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Retired Det Gda Ben O’Sullivan who has died. Liam Burke/Press 22

Detective Garda Ben O’Sullivan, who was shot in 1996 IRA armed robbery, dies aged 78

O’Sullivan survived the shooting which claimed the life of Detective Garda Jerry McCabe.

TRIBUTES HAVE BEEN paid to heroic retired Detective Garda Ben O’Sullivan who passed away this morning, 26 years after he survived being seriously wounded in an IRA gun attack which also claimed the life of his colleague, Detective Garda Jerry McCabe. 

Mr O’Sullivan, (78), passed away surrounded by his family in the early hours of Friday, at Milford Hospice, Co Limerick, following a short illness. 

A native of Mourneabbey, Mallow, Co Cork, but living in Corbally, Limerick, Mr O’Sullivan had miraculously survived being shot 11 times during the IRA gun attack on Main Street Adare, on 7 June, 1996. 

The gang, armed with AK47 machine guns, opened fire on the two detectives as they sat in their patrol car while escorting a post office van that was delivering cash and mail in the village. 

Four men were jailed for their roles in the atrocity. However, their guilty pleas to manslaughter during their murder trial, which were accepted by the State, were met with revulsion by the garda’s families, rank and file members of the force, and the wider public.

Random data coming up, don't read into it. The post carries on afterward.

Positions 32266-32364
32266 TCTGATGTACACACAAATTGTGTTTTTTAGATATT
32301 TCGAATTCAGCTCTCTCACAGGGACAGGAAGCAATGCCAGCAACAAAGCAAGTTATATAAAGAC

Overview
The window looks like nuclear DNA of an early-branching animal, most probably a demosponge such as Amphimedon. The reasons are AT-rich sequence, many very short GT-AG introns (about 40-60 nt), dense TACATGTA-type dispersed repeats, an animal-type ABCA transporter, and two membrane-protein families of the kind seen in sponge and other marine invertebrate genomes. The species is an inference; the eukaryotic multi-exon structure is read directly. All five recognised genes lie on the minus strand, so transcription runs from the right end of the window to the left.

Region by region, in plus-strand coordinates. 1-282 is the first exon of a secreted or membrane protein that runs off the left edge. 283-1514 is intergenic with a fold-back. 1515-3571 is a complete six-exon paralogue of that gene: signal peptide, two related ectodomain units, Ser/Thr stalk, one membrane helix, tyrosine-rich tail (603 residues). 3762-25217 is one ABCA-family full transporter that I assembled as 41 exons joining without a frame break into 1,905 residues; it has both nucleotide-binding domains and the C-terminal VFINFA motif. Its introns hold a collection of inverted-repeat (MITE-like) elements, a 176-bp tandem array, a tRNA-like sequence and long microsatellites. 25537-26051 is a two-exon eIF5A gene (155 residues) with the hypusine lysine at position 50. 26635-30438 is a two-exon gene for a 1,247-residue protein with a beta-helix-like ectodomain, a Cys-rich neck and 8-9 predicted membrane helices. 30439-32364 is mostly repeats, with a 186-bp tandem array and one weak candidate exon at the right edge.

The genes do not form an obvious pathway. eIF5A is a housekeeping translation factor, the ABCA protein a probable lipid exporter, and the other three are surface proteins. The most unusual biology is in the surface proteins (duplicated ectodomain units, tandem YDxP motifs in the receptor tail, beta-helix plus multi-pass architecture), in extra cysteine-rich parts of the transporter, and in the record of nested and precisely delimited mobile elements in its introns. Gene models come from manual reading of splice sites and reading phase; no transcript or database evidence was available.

The two detectives were later awarded the Scott Gold Medal, McCabe posthumously, and they were also both honoured with the Freedom of Limerick in 2018, for their bravery and work on the frontline. 

Mr O’Sullivan was also awarded a Scott Gold Medal in 1994 after he disarmed a gunman who was on the loose in Limerick city. 

Paying tribute to Mr O’Sullivan, Pat Kearney, a brother in law of the late Detective Garda McCabe, said: “Ben was a mighty character, a mighty strong man, physically, mentally, spiritually, he was a terrific man; he took 11 bullets into his body and lived.” 

Speaking to this reporter last July, following the 25th anniversary of the IRA attack in Adare, Mr O’Sullivan opened up about the trauma he had suffered:

My reluctance to give interviews is because I was waking up at night saturated with perspiration, for a couple of years after what happened in Adare.

The father of four said he had found solace and peace in a farm he purchased afterwards, which he offered, “helped deprive me of pondering on my past and allowing me to live my future, it’s distracting me from my past”. 

The two garda colleagues who were also “best friends” would this year celebrated the 50th anniversary of their joining the Garda Special Branch in Limerick. 

They both also protected the late Dessie O’Malley, who passed away last year, when he was Minister for Justice in the 1970s and when he faced a credible threat from the Provisional IRA. 

“I was with (Minister O’Malley) during the ‘dangerous times’, and maybe we didn’t realise it at the time that it was as dangerous as it was, because if you were afraid of danger, you would have stayed in bed,” said Mr O’Sullivan. 

Pat Kearney said Mr O’Sullivan was a “one-off hero” who remained “dignified” all throughout the controversy surrounding the IRA killers manslaughter pleas, as well as calls by Sinn Fein for the early release of Detective McCabe’s killers under the Good Friday Agreement. 

“It is sad he has passed away, a man who went through so much and survived it all and he was left with a lot of pain, but he never gave into it,” said Mr Kearney. 

“They don’t make many Ben O’Sullivans.”